Think of shooting-tapers as radical weight-forward lines designed for distance casting. They still have a thin running line and all the weight up front, but the transition is more severe. Shooting tapers—often called shooting heads—are typically heavier than a regular weight-forward line, and the running line is thinner and lighter.

Often, the shooting head itself is separate from the running line and you connect the two using a loop-to-loop system. This allows you to keep a single running line on your reel and change the shooting head from floating to sinking, or from one weight to another depending on the fishing situation. A sinking shooting-taper with a floating running line can also be called a sinking-tip line.

Some shooting tapers are integrated, which means the shooting head and the running line are contiguous just like a regular fly line. These lines still have the same casting characteristics as other shooting tapers but there is no loop connection to jam up in the rod guides. The disadvantage is that if you want to change an integrated shooting taper you must replace the whole line. You can’t just change the head of the fly line.

Sky Blue or Sunset Orange?

Which color of fly line should you buy? If you are just getting started, you should use a brightly-colored fly line you can easily see in the air and on the water. The easier it is for you to see your fly line, the easier it will be for you to improve your casting and presentations. It can also help you locate your fly, detect strikes, and determine whether your fly may be dragging or not.

Trout can see colors, but most of the time color is far less important than a heavy splashdown or the shadow caused by a moving line. This is especially true on most American waters where the clarity is not always perfect and there is frequent flotsam in the water the trout deal with every day.

In New Zealand—where the water is famously clear and often free of floating weeds, sticks and logs, and other debris—a fluorescent fly line can spook trout. Guides there insist on using drab, olive-colored lines to avoid spooking trout.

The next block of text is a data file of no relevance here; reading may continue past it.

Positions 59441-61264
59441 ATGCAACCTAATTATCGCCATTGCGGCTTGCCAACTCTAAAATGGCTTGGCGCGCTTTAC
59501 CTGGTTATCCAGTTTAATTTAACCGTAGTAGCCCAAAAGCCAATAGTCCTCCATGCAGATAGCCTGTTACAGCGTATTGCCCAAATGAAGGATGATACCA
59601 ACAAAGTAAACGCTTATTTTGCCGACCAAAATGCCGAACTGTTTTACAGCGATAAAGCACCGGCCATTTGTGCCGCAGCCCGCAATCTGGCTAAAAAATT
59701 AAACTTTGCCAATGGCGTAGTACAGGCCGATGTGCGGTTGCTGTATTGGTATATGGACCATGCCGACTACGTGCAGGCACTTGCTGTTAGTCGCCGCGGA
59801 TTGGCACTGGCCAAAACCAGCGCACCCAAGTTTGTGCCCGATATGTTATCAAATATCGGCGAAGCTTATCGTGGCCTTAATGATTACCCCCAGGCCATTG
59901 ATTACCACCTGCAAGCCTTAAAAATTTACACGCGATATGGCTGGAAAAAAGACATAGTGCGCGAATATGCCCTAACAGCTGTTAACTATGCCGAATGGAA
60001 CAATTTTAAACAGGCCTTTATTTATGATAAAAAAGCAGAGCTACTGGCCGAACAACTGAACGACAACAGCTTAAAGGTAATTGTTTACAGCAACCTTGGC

Fly lines with monofilament cores can have a clear coating. “Clear” may seem to be the best color in terms of not spooking fish, but an all-clear line serves little purpose since in most cases the trout only sees your leader. Clear sinking-tips or clear full-sinking lines for lake or saltwater fishing can be an advantage since you can use a short leader and gain more control over the depth of your fly without sacrificing stealth.

Getting Deeper

Trout, bass, steelhead, and many other fish come to the surface for exciting moments of topwater feeding, but most of the time they skulk deep, not feeding, or feeding only occasionally on food items that come to them. Using a floating line is a pleasure, but if you want to catch fish regularly, you need to get down to them. In fly fishing, there are two general ways to do this: You can either use your floating line with a long leader and attach weight (split-shot usually) near the fly end of the leader, or you can use a sinking line and allow the weight of the line to sink the fly to the fish.

In shallow water up to 2 or 3 feet deep, a floating line with a weighted fly, or a fly and split-shot attached 6 to 12 inches above it works fine for both dead-drifted and swimming flies.

In moving water from 3 to 6 feet deep you can effectively probe the bottom by dead-drifting flies with a weighted nymph rig. At this depth in moving water, streamers and other swimming flies tend to ride up too high in the water column unless you use an unwieldy amount of split-shot. An alternative is to use a sinking or sinking-tip line.

As mentioned previously, sinking lines have tungsten powder in the line coating which makes them denser than water. (Sinking lines originally contained lead powder but tungsten is heavier and less toxic.)

Sinking lines fall through the water column at different rates, from intermediate 1.25 to 1.75 inches per sec­ond (ips) to fast-sinking 4.5 to 6 ips. Extremely fast-sinking lines sink as fast as from 7 to 10 ips.

Some sinking lines are marketed by their grain weight—300-grain, 400-grain, etc.—but don’t be fooled by the weight of the fly line. Grain weight helps you match the line to the rod but the grain weight isn’t what makes fly lines sink—there are 750-grain floating lines out there. It’s the density of the fly line that causes it to sink, so match the grain weight to your rod weight (see chart on page 10) and match the sink rate (in inches per second) to your fishing situation.